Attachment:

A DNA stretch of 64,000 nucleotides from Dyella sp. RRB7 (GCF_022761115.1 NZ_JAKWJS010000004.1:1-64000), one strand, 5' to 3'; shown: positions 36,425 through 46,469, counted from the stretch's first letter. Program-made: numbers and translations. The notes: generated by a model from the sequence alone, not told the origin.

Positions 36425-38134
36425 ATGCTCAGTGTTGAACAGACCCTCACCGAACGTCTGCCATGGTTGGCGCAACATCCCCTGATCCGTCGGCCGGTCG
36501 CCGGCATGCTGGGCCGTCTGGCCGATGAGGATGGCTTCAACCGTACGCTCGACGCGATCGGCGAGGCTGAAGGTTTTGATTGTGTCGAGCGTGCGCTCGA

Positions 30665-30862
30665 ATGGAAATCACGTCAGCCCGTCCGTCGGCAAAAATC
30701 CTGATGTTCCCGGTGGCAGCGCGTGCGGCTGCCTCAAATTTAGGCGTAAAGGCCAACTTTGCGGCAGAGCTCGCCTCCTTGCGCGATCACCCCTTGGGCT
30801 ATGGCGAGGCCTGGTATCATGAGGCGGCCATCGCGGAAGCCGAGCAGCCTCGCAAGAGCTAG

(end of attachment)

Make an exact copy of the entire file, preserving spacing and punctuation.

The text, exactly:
A DNA stretch of 64,000 nucleotides from Dyella sp. RRB7 (GCF_022761115.1 NZ_JAKWJS010000004.1:1-64000), one strand, 5' to 3'; shown: positions 36,425 through 46,469, counted from the stretch's first letter. Program-made: numbers and translations. The notes: generated by a model from the sequence alone, not told the origin.

Positions 36425-38134
36425 ATGCTCAGTGTTGAACAGACCCTCACCGAACGTCTGCCATGGTTGGCGCAACATCCCCTGATCCGTCGGCCGGTCG
36501 CCGGCATGCTGGGCCGTCTGGCCGATGAGGATGGCTTCAACCGTACGCTCGACGCGATCGGCGAGGCTGAAGGTTTTGATTGTGTCGAGCGTGCGCTCGA

Positions 30665-30862
30665 ATGGAAATCACGTCAGCCCGTCCGTCGGCAAAAATC
30701 CTGATGTTCCCGGTGGCAGCGCGTGCGGCTGCCTCAAATTTAGGCGTAAAGGCCAACTTTGCGGCAGAGCTCGCCTCCTTGCGCGATCACCCCTTGGGCT
30801 ATGGCGAGGCCTGGTATCATGAGGCGGCCATCGCGGAAGCCGAGCAGCCTCGCAAGAGCTAG